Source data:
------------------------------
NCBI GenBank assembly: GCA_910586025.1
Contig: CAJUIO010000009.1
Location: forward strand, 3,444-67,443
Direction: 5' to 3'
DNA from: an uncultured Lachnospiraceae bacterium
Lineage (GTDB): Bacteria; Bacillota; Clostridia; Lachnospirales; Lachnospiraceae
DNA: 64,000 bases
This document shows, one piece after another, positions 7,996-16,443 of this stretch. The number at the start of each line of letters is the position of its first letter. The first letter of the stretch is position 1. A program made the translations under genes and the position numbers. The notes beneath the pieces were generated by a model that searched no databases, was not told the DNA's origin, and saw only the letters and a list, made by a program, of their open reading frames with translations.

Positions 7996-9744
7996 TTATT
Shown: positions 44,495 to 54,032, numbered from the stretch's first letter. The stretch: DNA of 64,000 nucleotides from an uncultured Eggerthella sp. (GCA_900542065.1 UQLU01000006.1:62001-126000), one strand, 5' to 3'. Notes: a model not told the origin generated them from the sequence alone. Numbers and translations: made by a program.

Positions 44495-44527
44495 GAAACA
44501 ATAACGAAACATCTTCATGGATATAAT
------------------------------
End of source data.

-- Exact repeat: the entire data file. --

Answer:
NCBI GenBank assembly: GCA_910586025.1
Contig: CAJUIO010000009.1
Location: forward strand, 3,444-67,443
Direction: 5' to 3'
DNA from: an uncultured Lachnospiraceae bacterium
Lineage (GTDB): Bacteria; Bacillota; Clostridia; Lachnospirales; Lachnospiraceae
DNA: 64,000 bases
This document shows, one piece after another, positions 7,996-16,443 of this stretch. The number at the start of each line of letters is the position of its first letter. The first letter of the stretch is position 1. A program made the translations under genes and the position numbers. The notes beneath the pieces were generated by a model that searched no databases, was not told the DNA's origin, and saw only the letters and a list, made by a program, of their open reading frames with translations.

Positions 7996-9744
7996 TTATT
Shown: positions 44,495 to 54,032, numbered from the stretch's first letter. The stretch: DNA of 64,000 nucleotides from an uncultured Eggerthella sp. (GCA_900542065.1 UQLU01000006.1:62001-126000), one strand, 5' to 3'. Notes: a model not told the origin generated them from the sequence alone. Numbers and translations: made by a program.

Positions 44495-44527
44495 GAAACA
44501 ATAACGAAACATCTTCATGGATATAAT